• Have commercial-grade backups so that if you have to restore your entire data organization, it can be done quickly and effectively. Test your backup protocol annually to make sure it works when needed.
  • Ensure that you have a firewall between you and the internet (preferably configured to default deny everything but legitimate traffic)
  • Keep anti-virus, 3rd-party spam filters and intrusion detection software up-to-date as well as workplace applications
  • Provide memorable security awareness training regularly for your employees

Listen, I’m telling you now that next time, it will be your data that is locked up, and at that point it will be too late, unless you have taken the steps above (and others) to defend the data that pays your check every week.

John Sileo is an an award-winning author and keynote speaker on the human element of cyber security. John specializes in making security entertaining, so that it works. John is CEO of The Sileo Group, whose clients include the Pentagon, Visa, Homeland Security & Pfizer. John’s body of work includes appearances on 60 Minutes, Rachael Ray, Anderson Cooper & Fox Business. Contact him directly on 800.258.8076.

Investigate Russian Hacking for Security, Not Politics (and get on with governing)

Our national security depends on cyber security, and Russian hacking threatens those defenses. Every day that I come to work, I see an erosion of traditional power structures at the hands of increasing cyber threats. The hacking of Yahoo by Russian operatives and the DNC are two such examples that have potentially shifted the balance of power from our marketplace and political sphere into the hands of Vladimir Putin, Russian cyber criminals and anyone piggybacking on their technology. Now that Roger Stone, an administration advisor, has admitted to contact with the DNC hacker (Guccifer 2.0), the ties are too direct to ignore. But we shouldn’t be doing this for purely political reasons, we should be doing it to clear our President and his administration of wrongdoing so that they can go on about governing the country and implementing their vision.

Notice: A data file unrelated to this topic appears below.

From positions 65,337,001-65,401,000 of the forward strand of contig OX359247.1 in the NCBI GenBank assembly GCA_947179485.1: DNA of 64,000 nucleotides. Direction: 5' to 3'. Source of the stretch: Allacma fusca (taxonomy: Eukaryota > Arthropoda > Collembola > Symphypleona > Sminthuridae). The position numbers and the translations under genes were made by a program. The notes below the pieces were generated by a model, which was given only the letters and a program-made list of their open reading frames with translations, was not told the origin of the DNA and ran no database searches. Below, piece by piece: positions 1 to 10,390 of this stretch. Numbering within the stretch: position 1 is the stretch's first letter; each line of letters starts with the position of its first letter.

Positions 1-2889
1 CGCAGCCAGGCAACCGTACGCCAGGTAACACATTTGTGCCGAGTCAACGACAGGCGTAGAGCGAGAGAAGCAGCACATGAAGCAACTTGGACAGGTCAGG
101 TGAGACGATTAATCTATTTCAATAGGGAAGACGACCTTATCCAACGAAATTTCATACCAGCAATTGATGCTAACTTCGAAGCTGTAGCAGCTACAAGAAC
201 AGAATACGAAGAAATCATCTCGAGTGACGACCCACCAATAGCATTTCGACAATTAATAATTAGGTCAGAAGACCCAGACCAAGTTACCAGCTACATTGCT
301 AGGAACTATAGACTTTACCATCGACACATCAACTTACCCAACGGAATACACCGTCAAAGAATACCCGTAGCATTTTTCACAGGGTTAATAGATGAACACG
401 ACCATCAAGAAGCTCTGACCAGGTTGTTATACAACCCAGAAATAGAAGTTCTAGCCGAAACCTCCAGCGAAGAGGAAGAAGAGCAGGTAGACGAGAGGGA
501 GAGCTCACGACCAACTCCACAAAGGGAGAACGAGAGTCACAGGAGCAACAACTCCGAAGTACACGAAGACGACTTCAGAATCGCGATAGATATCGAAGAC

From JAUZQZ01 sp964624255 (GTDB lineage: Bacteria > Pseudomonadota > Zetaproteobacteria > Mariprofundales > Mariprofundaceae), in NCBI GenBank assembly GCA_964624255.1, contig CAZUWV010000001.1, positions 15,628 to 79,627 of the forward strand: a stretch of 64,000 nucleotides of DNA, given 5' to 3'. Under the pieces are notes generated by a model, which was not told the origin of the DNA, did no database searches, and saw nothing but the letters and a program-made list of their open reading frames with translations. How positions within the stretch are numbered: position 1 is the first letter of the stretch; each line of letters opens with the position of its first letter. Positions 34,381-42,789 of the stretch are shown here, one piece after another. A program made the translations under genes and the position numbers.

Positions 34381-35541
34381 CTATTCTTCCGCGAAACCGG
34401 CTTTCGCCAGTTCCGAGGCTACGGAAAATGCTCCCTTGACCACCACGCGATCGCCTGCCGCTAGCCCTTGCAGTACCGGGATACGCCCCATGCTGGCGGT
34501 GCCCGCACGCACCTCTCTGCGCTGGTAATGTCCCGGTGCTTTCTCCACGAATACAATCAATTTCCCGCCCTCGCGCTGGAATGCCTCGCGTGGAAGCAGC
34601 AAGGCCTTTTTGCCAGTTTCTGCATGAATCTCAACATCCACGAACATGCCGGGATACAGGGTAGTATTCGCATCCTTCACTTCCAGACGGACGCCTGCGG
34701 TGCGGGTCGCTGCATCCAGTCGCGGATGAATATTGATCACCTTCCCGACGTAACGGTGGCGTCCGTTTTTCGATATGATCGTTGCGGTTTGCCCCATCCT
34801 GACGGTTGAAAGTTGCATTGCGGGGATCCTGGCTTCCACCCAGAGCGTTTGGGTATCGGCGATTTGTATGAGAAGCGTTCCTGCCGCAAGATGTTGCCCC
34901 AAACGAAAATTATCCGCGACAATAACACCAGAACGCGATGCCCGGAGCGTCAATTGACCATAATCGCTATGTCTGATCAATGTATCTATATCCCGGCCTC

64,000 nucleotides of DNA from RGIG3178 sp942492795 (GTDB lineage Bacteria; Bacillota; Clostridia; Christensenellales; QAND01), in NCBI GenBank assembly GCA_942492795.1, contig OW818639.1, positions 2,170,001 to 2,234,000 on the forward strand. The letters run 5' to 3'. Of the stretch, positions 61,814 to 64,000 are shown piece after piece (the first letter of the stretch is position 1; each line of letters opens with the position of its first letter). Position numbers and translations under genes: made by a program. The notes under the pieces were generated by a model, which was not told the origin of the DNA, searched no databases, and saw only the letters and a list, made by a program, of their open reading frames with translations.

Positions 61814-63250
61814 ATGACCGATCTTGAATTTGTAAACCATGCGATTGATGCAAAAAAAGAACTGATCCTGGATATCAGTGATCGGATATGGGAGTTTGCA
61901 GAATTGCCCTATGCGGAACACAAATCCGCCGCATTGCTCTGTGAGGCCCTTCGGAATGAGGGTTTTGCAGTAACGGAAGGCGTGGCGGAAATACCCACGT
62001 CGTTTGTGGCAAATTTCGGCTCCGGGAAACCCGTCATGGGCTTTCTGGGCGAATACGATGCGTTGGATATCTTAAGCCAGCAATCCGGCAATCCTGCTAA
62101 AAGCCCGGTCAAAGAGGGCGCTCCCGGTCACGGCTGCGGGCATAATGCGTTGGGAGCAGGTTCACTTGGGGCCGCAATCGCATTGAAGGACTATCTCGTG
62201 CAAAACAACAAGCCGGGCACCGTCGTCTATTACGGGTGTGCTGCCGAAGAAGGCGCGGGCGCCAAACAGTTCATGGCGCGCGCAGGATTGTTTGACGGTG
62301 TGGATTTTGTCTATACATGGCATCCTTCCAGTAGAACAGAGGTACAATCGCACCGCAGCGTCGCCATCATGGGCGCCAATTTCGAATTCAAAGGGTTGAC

If we don’t investigate the potential Russian hacking of the DNC with a thoroughness similar or better than the Yahoo hack, we are as much as admitting defeat in the cyber realm and simultaneously suggesting a coverup for political expediency. This isn’t about a single politician, this is about an entire political system. Cyber IS the new warfare, and we as a nation can acknowledge it now or after it is generally too late (which is what most corporations do). We don’t just need to get to the bottom of administration involvement, we need to get to the bottom of how Russian has inserted itself firmly in the midst of our democracy via hacking, trolling and kompromat (a Russian term for compromised materials, like hacked emails and tax records). 

Here are my recommendations for proceeding to have a neutral investigation of the charges so that we can clear our President and move on to discovering the source or our weakness: 

  1. Name a bipartisan select committee to investigate the alleged Russian hacking of our presidential election and President Trump’s ties to Russia. As they say, sunlight is the best disinfectant, and I’m certain that the administration has nothing to hide. But doing nothing sends exactly the opposite message – one of coverups and collusion for the sake of an election. 
  2. Since both Intelligence Committee Chairmen, Senator Burr and Representative Nunes, have close ties to President Trump, their involvement gives the appearance of bias. Taking a page from the book of Attorney General Sessions, both should recuse themselves from the investigation to eliminate all accusations of impropriety. 
  3. Appoint a well-respected Republican to chair the investigation so that it will be neutral, aggressive and fair. This is the only way to quiet the suspicion of corruption. Again, since the administration has nothing to fear, this is the only way to make the findings credible. To have colluded with Russia in any way would have been political suicide, so let’s prove this conversation false once and for all.